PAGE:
receive these holy signs in his remembrance, and that all of his suffering and obedience are as definitely ours as if we personally had suffered and paid for our sins (John 6:51, 55; 1 Cor. 10:16-17; 11:26; Rom. 6:5-11)
Tuesday, February 22, 2011
First, as a part of the Trinity seminar back in early February, I read Millard Erickson's Who's Tampering with the Trinity?: An Assessment of the Subordination Debate. The book was encouraging because it led me to change my mind on a theological position I've held for more than ten years and (it's just good to know you can still change your mind and aren't just locked into ways of thinking!). The book is an exploration and evaluation of an ongoing debate related to the inner workings and inner relationships of the Trinity and how they relate to gender issues. While all in the debate agree that the persons of the Trinity are fully and equally God in their being (ontologically) and share the same essence (homoousios) there is disagreement on how the Trinity is 'structured' and how the persons within the Godhead relate to each other.
Specifically, Erickson outlines two views he terms 'gradational' and 'equivalent authority'. A gradational approach is often/usually favored by complimentarians. Gradationist's hold that within the Godhead there is a hierarchy of authority - the Father is supreme in authority, the Son submits to the authority of the Father, and the Spirit submits to the Father and the Son. Importantly, this is an eternal and necessary hierarchy - it was never any other way, nor could it have been. This has led gradationists to certain conclusions regarding gender and roles - while remaining fully equal, men and women have (should have) different roles. These roles are intrinsic to manhood/womanhood, just as the roles within the Trinity are inherent to the persons of the Trinity. In gender relationships, especially marriage, men are have authority and women are to submit. This, on the gradationist view, reflects the inner workings of the Trinity.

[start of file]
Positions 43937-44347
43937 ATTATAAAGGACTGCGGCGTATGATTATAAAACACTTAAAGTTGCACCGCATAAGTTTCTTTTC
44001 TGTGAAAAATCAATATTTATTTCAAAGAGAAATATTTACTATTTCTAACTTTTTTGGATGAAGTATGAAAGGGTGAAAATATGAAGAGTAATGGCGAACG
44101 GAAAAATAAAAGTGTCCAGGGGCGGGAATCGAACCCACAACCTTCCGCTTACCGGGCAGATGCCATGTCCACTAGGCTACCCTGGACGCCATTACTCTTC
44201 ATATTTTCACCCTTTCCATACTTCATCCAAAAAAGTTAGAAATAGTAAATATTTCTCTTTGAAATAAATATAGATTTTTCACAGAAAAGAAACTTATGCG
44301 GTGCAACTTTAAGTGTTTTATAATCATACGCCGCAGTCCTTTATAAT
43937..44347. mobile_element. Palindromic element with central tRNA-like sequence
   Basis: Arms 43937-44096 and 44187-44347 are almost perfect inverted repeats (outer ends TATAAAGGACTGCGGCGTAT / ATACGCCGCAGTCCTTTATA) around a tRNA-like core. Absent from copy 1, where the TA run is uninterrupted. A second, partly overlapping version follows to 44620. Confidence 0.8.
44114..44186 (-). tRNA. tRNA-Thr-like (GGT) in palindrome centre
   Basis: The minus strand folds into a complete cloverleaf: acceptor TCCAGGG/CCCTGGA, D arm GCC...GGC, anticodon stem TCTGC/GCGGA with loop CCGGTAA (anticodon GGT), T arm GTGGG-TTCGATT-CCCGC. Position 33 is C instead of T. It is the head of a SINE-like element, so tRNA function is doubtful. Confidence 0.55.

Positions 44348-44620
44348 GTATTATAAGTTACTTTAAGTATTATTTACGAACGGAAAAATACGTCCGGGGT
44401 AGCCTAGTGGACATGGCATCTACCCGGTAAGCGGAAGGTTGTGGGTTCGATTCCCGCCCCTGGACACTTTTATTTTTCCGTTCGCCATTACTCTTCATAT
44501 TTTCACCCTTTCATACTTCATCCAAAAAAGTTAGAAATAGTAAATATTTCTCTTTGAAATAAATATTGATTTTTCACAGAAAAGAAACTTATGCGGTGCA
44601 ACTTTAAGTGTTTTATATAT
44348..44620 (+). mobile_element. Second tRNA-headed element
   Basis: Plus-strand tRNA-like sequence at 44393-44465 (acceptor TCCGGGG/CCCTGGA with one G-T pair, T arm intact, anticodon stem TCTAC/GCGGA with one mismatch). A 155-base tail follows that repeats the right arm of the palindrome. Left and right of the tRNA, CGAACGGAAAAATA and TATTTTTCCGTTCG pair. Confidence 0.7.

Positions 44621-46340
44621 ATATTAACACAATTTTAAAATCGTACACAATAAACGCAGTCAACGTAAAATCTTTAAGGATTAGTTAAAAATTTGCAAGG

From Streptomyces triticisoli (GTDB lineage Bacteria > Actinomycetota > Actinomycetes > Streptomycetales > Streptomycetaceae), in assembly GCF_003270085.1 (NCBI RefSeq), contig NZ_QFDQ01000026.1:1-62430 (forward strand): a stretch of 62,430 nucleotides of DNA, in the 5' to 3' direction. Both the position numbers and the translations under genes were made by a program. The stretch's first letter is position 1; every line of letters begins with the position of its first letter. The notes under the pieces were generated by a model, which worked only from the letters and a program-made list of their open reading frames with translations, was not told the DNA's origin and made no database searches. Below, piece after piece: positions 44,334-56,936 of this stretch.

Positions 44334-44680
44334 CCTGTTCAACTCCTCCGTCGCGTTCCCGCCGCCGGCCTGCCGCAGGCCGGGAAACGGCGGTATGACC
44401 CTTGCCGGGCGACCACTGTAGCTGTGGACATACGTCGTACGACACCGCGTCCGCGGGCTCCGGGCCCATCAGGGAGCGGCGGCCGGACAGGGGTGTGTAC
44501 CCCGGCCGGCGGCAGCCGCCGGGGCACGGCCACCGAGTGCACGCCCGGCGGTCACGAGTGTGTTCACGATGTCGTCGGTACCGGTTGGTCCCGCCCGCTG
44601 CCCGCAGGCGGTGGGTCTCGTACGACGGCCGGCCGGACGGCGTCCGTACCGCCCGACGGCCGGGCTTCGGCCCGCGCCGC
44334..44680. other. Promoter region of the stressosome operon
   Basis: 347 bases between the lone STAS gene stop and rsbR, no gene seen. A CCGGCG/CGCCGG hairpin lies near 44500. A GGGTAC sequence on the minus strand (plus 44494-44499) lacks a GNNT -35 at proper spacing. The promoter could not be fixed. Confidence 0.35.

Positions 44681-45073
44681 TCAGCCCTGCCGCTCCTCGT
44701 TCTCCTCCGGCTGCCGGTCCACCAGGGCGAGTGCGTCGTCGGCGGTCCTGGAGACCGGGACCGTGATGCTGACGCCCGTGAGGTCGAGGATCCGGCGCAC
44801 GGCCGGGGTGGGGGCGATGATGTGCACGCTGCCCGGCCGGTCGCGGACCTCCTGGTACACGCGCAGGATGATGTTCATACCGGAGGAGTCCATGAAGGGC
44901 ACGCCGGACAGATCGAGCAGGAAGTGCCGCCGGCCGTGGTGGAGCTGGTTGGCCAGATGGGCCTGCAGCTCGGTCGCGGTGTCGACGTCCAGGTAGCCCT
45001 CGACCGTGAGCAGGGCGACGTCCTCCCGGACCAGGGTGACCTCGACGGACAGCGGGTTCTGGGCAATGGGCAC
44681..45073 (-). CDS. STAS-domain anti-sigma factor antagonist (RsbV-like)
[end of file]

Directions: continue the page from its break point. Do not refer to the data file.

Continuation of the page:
On the other side of this debate are those Erickson labels 'equivalent authority' proponents. While they acknowledge the Son does submit to the Father, they would emphasize that this submission is tied to the incarnation and the plan of redemption and is thus temporary and not eternal. When confronted with the oft asked question "why did the second person of the Trinity come to redeem and not the first or third?", equal authority proponents often point to a voluntary intra-Trinitarian covenant. This covenant is usually referred to as the Covenant of Redemption (others, who wouldn't associate themselves with the 'equivalent authority' position or egalitarianism also believe in Covenant of Redemption. Many covenant theologians have written regarding this covenant). The Son submits to the Father's authority in a temporary and voluntary way - there isn't a hierarchy apart from this agreement. 'Equivalent authority' proponents are very concerned that the 'gradationist' approach threatens trinitarian orthodoxy. Since Nicea, the church has held that the three persons of the Trinity share the same essence. Yet, how can this be if authority is part of what makes the Father the Father and submission is what makes the Son the Son. That would mean the Son doesn't share the same essence as the Father - he is without authority. And, the Father is without submission.